You can’t say the Fourth of July without thinking fireworks, and while Independence Day isn't until Tuesday, folks will likely be shooting them off this weekend.
Of course, they can be fun - but sometimes quite scary for pets, especially dogs.
The Fourth of July and New Year’s Eve are two days when pets go missing the most, largely due to being frightened by fireworks and running away.
If this is the first Fourth of July with your dog and you're not sure how they will react to the sound of fireworks, or if you have had a bad experience in years past, these are some way to comfort your pet and keep them safe.
“The Fourth of July is kind of notorious for a time of year that’s really busy for animals to turn up at animal shelters because a lot of animals really get freaked out by the sound of fireworks,” says Allison Maier of the Idaho Human Society.
Lexi, a two-and-a-half-year-old black Lab, is one of those dogs.
Thankfully she has never escaped but she shakes and cowers at the sound of fireworks.
“We took her outside out front and just sat with her to see if she would calm down and could tolerate some of the small neighborhood fireworks and she really just was so scared. She was shaking in between us, we were trying to get her to calm down and then after the first big boom went off she ran straight to the door. After we got her inside she ran underneath the coffee table and shook and cowered so it was very sad we couldn’t get her to calm down after that,” says Lexi’s owner, Kaylee Johnson.
And it would be months before Lexi completely recovered.
“We took her on runs and walks and she would duck underneath the trees and hide from them because she really thought the fireworks were coming from the trees,” explains Johnson.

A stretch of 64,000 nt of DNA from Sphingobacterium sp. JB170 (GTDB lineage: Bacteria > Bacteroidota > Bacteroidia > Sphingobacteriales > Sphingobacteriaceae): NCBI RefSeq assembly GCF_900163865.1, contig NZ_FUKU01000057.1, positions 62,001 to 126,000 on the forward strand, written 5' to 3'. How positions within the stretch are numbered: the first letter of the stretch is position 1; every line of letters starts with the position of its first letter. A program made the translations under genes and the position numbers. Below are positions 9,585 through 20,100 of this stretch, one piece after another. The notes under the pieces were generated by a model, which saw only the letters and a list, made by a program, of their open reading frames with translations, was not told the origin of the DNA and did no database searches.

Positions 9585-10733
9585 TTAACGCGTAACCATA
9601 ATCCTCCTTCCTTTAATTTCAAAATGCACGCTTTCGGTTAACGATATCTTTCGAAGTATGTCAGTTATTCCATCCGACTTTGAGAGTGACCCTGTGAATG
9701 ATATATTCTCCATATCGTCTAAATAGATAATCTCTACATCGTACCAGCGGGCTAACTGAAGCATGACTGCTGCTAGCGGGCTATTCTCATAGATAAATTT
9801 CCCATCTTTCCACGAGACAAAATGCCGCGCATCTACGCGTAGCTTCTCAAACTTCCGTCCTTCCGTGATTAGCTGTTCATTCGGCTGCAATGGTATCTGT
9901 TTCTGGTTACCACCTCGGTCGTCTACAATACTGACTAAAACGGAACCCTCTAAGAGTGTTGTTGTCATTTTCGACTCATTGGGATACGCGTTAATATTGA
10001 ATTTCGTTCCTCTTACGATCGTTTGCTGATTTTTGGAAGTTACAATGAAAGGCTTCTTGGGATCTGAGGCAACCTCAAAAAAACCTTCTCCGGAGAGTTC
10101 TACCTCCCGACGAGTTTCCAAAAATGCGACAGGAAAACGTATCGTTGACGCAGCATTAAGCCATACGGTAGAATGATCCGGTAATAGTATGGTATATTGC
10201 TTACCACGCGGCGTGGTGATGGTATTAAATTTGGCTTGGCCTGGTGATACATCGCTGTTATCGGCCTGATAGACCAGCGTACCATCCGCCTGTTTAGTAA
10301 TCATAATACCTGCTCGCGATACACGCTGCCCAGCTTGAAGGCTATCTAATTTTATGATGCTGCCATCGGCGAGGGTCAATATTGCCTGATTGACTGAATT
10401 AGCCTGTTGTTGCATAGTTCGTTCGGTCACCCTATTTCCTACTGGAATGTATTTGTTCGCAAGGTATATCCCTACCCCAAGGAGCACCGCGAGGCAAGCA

This year Johnson is trying something different: getting medication from a vet.
“The vet said that I would give it when I got home from work around seven on the Fourth of July and what it would do is she wouldn’t go exactly to sleep but she would be aware of what’s going on and just more calm, almost like an anxiety med for a dog. When we went to go get her medication this morning they said they were handing out about 10 prescriptions a day to dogs for fireworks,” says Johnson.
If you don't want to go the medication route, there are other methods to calm your dog down.
Maier says to keep a scared dog locked inside.
“Make sure the window and blinds are closed so they can’t see anything outside and anything like radios, fans to create background noise and then also if there is like a puzzle feeder or Kong, something that, can distract their mind a little bit that can also help,” says Maier.